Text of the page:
Like Brian, most deportees have no friends or family in New Zealand, no money in their pockets, and an overwhelming sense of hopelessness at how to rebuild their shattered lives in a foreign country.
Lisa*, 46, arrived in Auckland two weeks ago, leaving three children, her partner and her sick, elderly mother behind. She left New Zealand when she was one and had returned only once, in her teens, when representing Australia at an athletics event in shot put, discus and hammer throw.
“When I got off the plane [in New Zealand] I was quite confused … I don’t know how everything works and everything’s written in Māori. I didn’t understand the language. It was daunting,” says Lisa, who is half Māori and has spent 18 months in Sydney’s Villawood detention centre, a place she and Brian describe succinctly as “hell”.
Lisa was put up in a dorm room with two men, which unnerved her, but has since moved into an Auckland boarding house.
“I need my partner here,” she says. “I need to stay off all the bad stuff, stay off all the drugs, stay off the alcohol and smokes. I just need to keep fighting and stay positive. At least I have made one friend; another deportee.”
Ngatai says in the days and weeks after their arrival, deportees are entirely dependent on social services and charities, services that are increasingly stretched as the number of deportees rises.
Support starts with the absolute basics: food parcels, clothes from a charity shop, a bank account and a phone. Then the real battle begins, as Auckland and wider New Zealand are in the middle of a housing crisis.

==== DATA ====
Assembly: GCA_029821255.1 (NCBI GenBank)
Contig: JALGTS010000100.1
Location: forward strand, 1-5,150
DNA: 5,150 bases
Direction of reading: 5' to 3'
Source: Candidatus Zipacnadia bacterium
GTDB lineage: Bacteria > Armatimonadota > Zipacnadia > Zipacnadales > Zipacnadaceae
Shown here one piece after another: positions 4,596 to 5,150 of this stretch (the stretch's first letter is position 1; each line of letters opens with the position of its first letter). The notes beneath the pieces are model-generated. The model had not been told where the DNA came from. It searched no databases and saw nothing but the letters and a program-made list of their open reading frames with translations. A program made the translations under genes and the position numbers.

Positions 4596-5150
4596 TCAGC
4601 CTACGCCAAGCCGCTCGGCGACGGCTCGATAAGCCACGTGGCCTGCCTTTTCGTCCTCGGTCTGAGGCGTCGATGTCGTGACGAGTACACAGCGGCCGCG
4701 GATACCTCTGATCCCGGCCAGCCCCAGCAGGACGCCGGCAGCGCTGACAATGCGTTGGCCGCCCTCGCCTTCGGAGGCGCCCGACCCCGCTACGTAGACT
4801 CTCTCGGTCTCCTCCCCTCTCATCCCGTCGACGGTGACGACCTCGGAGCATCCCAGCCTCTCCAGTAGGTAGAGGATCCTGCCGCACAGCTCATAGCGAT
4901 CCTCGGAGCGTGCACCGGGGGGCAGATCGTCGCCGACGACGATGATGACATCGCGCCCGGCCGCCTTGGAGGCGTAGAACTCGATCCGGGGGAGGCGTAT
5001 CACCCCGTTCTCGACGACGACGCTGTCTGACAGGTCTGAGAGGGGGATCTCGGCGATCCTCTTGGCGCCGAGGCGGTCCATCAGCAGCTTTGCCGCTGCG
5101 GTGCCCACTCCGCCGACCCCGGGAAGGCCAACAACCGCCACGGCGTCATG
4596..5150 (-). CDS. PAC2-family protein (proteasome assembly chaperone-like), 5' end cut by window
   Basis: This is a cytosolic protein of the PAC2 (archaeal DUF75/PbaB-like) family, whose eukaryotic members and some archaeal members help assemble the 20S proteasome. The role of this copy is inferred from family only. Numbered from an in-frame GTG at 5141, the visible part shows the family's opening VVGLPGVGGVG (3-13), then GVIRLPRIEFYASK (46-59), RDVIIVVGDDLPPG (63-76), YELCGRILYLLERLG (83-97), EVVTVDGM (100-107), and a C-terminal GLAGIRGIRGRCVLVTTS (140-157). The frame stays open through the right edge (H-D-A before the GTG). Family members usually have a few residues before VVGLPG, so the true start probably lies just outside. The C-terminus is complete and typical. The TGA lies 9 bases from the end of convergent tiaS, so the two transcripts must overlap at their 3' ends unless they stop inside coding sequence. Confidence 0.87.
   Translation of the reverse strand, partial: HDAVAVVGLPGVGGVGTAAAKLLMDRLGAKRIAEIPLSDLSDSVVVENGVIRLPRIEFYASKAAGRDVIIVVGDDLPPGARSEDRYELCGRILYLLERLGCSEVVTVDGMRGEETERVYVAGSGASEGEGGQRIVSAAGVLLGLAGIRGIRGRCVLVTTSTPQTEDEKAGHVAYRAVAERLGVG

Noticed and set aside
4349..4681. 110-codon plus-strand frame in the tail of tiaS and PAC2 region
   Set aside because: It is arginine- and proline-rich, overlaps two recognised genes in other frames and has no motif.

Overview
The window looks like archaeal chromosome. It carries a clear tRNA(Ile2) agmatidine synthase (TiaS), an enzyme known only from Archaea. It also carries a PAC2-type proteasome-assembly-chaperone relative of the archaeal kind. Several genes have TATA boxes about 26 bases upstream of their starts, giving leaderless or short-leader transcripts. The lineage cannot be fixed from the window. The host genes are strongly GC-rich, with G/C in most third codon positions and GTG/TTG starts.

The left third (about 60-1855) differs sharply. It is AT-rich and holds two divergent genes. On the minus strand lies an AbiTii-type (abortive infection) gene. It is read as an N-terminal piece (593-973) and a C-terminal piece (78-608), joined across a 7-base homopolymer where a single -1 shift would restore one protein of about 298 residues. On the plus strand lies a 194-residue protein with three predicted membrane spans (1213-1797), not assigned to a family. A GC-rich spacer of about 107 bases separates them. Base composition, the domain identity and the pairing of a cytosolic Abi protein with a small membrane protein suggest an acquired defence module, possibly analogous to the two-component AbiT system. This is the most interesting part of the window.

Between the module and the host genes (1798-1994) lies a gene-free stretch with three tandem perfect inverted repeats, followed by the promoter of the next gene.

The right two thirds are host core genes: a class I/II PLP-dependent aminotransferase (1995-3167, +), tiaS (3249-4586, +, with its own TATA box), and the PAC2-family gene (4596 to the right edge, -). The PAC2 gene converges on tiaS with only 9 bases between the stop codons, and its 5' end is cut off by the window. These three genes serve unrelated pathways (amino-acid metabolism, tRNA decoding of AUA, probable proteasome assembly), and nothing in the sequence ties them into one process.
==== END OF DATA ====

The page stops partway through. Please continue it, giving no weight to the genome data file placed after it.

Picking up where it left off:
Finding accommodation for deportees with no local papers, referees or credit history is “nigh on impossible”, says Ngatai, and many end up in disreputable halfway houses or on the street. Even for the most positive and motivated deportees turning to drugs, alcohol and crime is common.
Occasionally a wife or family member will return with the deportee, but those cases are rare.
“It is so lonely for them,” Ngatai says. “We can’t replace the whānau [family], but it’s about trying to make them feel welcome here because this is their home now. Trying to tap them into the areas that they may belong. We’re kind of their family.”
‘Not just doubly punished’
Rehabilitation and reintegration is exceptionally difficult for deportees, says Stanley, much harder than for the domestic prison population.
NZ police say more than 40% of deportees reoffend.
“People are not being just doubly punished but triply or quadruply,” says Stanley, who says the 501 scheme violates the basic principles of rehabilitation. “They lack every support that we know helps people move away from a life of crime.”
Jose Sousa-Santos is an expert in Pacific transnational crime at Massey University. He has been studying the people deported from Australia, and has evidence some are leveraging their Australian criminal connections, especially in the trans-Tasman drug trade.
“Many of these deportees have very strong ties to outlaw motorcycle gangs and criminal syndicates in Australia,” he says. “They’ve got nothing here … so they’re going back into the pattern of reoffending.”
The New Zealand prime minister, Jacinda Ardern, views the 501 policy as unacceptable, and has repeatedly raised it with her Australian counterparts to no avail.
“We have seen cases where there is also almost no connection of an individual to New Zealand,” Ardern said in July. “I consider that to be a corrosive part of that policy. And it’s having a corrosive effect on our relationship.”
For Brian, in the twilight of his life, his simple shack outside Auckland seems the end of the road. He has appealed against his deportation, but hasn’t heard back in three years. According to Pars, few ever do.
In his new home, Brian has told no one about his past, lest the local gang scene get wind of his aptitude for chemistry. Like Lisa, Brian likes New Zealand. He says he has been warmly welcomed by authorities, and the country is friendly and less “racist” than Australia.
Still, though, this isn’t home.
“I’m locked in permanent limbo,” he says. “New Zealand is trying to make me feel at home, but this is not my country. I have nobody here, I have nothing.”
* Brian and Lisa are pseudonyms